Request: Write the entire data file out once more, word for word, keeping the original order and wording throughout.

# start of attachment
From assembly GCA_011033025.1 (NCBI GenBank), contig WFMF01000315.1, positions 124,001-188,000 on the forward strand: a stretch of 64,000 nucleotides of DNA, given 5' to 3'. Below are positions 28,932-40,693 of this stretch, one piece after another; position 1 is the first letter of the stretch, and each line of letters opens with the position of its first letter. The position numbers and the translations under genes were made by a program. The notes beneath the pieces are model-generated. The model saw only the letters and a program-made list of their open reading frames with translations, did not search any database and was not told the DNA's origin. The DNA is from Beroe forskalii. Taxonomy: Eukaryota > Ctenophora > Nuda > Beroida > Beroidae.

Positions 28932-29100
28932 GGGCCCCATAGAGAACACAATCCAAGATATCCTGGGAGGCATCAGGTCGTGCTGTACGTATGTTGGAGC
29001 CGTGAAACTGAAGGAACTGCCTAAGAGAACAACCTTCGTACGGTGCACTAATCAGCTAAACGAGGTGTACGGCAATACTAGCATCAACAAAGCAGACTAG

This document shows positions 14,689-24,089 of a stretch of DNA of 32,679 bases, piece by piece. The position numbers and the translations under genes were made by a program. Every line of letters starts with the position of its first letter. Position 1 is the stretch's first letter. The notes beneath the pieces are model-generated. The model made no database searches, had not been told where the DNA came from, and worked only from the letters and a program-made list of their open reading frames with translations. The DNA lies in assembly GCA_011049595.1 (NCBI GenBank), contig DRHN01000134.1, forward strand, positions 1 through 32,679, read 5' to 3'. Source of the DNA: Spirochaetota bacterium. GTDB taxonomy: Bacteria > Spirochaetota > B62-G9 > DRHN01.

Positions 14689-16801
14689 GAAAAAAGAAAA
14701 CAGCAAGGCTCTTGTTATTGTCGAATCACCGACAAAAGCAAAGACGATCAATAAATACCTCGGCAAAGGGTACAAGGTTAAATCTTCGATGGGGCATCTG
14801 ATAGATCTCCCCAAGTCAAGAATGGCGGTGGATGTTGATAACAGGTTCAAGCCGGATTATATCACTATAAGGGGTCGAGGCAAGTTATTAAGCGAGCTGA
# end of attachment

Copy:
From assembly GCA_011033025.1 (NCBI GenBank), contig WFMF01000315.1, positions 124,001-188,000 on the forward strand: a stretch of 64,000 nucleotides of DNA, given 5' to 3'. Below are positions 28,932-40,693 of this stretch, one piece after another; position 1 is the first letter of the stretch, and each line of letters opens with the position of its first letter. The position numbers and the translations under genes were made by a program. The notes beneath the pieces are model-generated. The model saw only the letters and a program-made list of their open reading frames with translations, did not search any database and was not told the DNA's origin. The DNA is from Beroe forskalii. Taxonomy: Eukaryota > Ctenophora > Nuda > Beroida > Beroidae.

Positions 28932-29100
28932 GGGCCCCATAGAGAACACAATCCAAGATATCCTGGGAGGCATCAGGTCGTGCTGTACGTATGTTGGAGC
29001 CGTGAAACTGAAGGAACTGCCTAAGAGAACAACCTTCGTACGGTGCACTAATCAGCTAAACGAGGTGTACGGCAATACTAGCATCAACAAAGCAGACTAG

This document shows positions 14,689-24,089 of a stretch of DNA of 32,679 bases, piece by piece. The position numbers and the translations under genes were made by a program. Every line of letters starts with the position of its first letter. Position 1 is the stretch's first letter. The notes beneath the pieces are model-generated. The model made no database searches, had not been told where the DNA came from, and worked only from the letters and a program-made list of their open reading frames with translations. The DNA lies in assembly GCA_011049595.1 (NCBI GenBank), contig DRHN01000134.1, forward strand, positions 1 through 32,679, read 5' to 3'. Source of the DNA: Spirochaetota bacterium. GTDB taxonomy: Bacteria > Spirochaetota > B62-G9 > DRHN01.

Positions 14689-16801
14689 GAAAAAAGAAAA
14701 CAGCAAGGCTCTTGTTATTGTCGAATCACCGACAAAAGCAAAGACGATCAATAAATACCTCGGCAAAGGGTACAAGGTTAAATCTTCGATGGGGCATCTG
14801 ATAGATCTCCCCAAGTCAAGAATGGCGGTGGATGTTGATAACAGGTTCAAGCCGGATTATATCACTATAAGGGGTCGAGGCAAGTTATTAAGCGAGCTGA